Scar (Mammoth, 2001) continues along the same trajectory, further enriching Henry's sound with subtle instrumental passages and charging his voice with existential angst. The stories are now mere pretexts for intriguing musical pastiches. Richard Pryor Addresses A Tearful Nation is a dejected Tom Waits-ian blues with chamber orchestra, wailing guitar and delirious saxophone. Waits' spectre also hovers over the nocturnal elegy of Lock And Key (with a drunken piano paraphrasing the Beatles' Yesterday).
The cha-cha steps that propel Stop (the one that his sister-in-law Madonna sang as Don't Tell Me) are sabotaged by western twang and gypsy violin.
Strings float around the tender whine of Struck, and, despite the synthetic beat, lend it a funereal feeling (enhanced by a mournful Spanish guitar).
Even simplicity can be misleading: the "simple" lament of Cold Enough To Cross relies on a sprightly piano tinkling and humble horns worthy of a Salvation Army band. The closing Scar is a solemn hymn paced by banging drums and gospel keyboards.
The variety of styles, from the swinging Rough And Tumble (sung in a Bob Marley-ish register) to the trivial pop-jazz of Mean Flower is unmatched since the times of Randy Newman.
On these songs, Henry's songwriting skills are negligible: what matters are the sounds. Each song is a complex sonic artefact/artifice (rarely clocking at less than four minutes) that explores the psychology of surreal characters. Henry's attention to detail and atmosphere is improving over the years.

The lush arrangements had been progressively moving the center of mass away from the words and towards the sounds. The backing band (drummer Jay Bellerose, guitarist Chris Bruce, saxophonist/clarinetist Don Byron, bassist Jennifer Condos, trumpeter Ron Miles, pianists Dave Palmer and Patrick Warren) stole the show on Tiny Voices (Anti, 2003), his jazziest album yet. The sprightly Latin-funk-jazz fusion of This Afternoon is the launching pad, but most of the album sinks in swamps of tenderly atmospheric blues, soul and jazz shuffles: Animal Skin, Sold, Flesh And Blood, and Loves You Madly, all the way to the sleepy piano-based Widows Of The Revolution. The formula is not exactly galvanizing, even when twisted into the almost erotic crescendo of Lighthouse, or when employed to enhance the old Dylan-ian verve in Dirty Magazine. In some cases it decays into almost abstract soundscaping (Flag and Tiny Voices). It does soar in the closer, the seven-minute orchestral gospel Your Side Of My World, proving that there are emotions behind the anemic sounds.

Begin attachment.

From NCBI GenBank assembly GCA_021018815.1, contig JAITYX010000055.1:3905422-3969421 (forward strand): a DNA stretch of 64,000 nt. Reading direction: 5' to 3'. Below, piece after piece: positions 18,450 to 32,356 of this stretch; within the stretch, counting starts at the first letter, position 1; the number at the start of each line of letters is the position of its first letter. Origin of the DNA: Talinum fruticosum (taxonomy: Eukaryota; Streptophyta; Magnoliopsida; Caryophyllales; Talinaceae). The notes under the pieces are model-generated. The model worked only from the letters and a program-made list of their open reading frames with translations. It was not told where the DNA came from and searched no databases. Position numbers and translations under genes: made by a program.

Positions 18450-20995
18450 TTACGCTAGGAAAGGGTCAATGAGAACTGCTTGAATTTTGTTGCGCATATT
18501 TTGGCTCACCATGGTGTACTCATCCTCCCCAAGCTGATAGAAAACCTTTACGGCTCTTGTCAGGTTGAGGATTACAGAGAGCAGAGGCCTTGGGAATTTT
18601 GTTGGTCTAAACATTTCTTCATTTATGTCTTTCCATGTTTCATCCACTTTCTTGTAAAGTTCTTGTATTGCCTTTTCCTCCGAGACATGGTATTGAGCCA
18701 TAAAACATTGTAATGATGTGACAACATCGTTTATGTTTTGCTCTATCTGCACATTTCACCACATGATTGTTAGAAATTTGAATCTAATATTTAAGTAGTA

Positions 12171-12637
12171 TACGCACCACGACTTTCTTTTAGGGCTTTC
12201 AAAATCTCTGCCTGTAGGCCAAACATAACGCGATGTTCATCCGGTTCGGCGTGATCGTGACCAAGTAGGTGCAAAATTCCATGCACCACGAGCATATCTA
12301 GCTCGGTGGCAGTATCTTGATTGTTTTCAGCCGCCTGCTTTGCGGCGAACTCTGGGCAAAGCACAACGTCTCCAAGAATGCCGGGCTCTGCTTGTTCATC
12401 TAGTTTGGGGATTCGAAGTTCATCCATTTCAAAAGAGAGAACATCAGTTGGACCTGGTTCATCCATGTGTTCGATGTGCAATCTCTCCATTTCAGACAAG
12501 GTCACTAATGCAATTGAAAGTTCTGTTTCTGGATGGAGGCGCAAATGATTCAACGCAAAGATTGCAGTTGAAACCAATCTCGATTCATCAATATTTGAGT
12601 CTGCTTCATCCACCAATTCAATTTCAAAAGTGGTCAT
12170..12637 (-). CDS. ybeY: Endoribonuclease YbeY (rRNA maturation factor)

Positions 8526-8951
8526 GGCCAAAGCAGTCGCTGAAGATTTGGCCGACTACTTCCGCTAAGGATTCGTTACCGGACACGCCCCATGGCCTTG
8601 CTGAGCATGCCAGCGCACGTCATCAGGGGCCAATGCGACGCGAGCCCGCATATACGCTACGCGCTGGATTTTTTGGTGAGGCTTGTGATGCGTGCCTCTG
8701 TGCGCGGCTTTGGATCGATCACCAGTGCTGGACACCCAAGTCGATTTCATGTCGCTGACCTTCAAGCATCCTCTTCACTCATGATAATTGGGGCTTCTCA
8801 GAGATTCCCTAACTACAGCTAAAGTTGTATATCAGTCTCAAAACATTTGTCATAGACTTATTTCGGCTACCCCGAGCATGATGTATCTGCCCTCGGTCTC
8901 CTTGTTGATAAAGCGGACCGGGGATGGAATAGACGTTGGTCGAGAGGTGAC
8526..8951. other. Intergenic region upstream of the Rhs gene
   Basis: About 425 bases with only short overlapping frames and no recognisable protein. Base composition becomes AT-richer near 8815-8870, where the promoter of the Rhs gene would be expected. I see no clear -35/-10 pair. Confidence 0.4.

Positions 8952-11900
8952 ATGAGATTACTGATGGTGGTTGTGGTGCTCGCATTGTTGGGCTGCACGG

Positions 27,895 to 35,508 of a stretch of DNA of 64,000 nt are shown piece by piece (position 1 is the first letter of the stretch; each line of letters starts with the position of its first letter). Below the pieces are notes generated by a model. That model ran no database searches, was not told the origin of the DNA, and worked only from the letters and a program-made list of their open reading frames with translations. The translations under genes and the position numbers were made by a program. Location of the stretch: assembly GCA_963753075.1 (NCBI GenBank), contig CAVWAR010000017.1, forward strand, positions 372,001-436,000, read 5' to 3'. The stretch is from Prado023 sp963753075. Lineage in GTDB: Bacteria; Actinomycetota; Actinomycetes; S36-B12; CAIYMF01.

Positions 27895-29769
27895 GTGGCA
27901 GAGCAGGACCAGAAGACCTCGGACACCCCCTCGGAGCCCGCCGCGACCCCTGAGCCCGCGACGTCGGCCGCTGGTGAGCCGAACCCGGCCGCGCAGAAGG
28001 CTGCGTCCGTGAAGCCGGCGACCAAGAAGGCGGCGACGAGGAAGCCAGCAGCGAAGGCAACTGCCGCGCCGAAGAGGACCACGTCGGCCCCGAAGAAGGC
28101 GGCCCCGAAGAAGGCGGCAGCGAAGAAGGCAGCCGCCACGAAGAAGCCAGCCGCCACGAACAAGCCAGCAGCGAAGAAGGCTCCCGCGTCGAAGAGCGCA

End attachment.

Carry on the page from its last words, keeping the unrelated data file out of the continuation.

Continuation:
Civilians (2007), adding Bill Frisell on guitar and VanDyke Parks on piano to the combo, added a couple of tunes (Civilians, I Will Write My Book) in that blues-jazz vein with an even stronger vintage accent but mostly turned to solemn monotonous tales that rely too much on words (Civil War, You Can't Fail Me Now, Scare Me to Death, God Only Knows, and the slightly more effective Wave). The noir jumping Time Is a Lion comes as sighs of relief. The longer meditations (Shut Me Up and the mournful Our Song) do not fare much better. Despite the ever more ambitious lineups, Henry's music was progressively losing (not gaining) depth and pathos.

Blood From Stars (2009) marked a return to music, not just storytelling. The Man I Keep Hid toys with blues and ragtime, halfway between Randy Newman and Tom Waits. Stars evokes his favorite ghosts Bob Dylan and Van Morrison but in a context of melodramatic pop crooning. Progress Of Love echoes Broadway showtunes, and This Is My Favorite Cage is a chamber lied, while Suit On A Frame blends syncopated electronic beats and African piano. Both the singing and the playing are creative enough to make each song a model of semantic interplay. The blues and jazz obsession of previous albums is here channeled in the demented blues-rock Death To The Storm in the bleak, haunting All Blues Hail Mary, and in the majestic marching-band hymn Bellwether.

The dominant mode of Reverie (2011) is the swinging blues (Heaven's Escape, Sticks and Stones), the style that best displays the counterpoint of Henry and his crew (drummer Jay Bellerose, pianist Keefus Ciancia, and bassist David Piltch). This sort of tribute to Great Depression-era music is a recurring pathology of USA's rock music (Ry Cooder, Randy Newman), so it is hardly original. Joe Henry fails to inject anything other than an elegant delivery.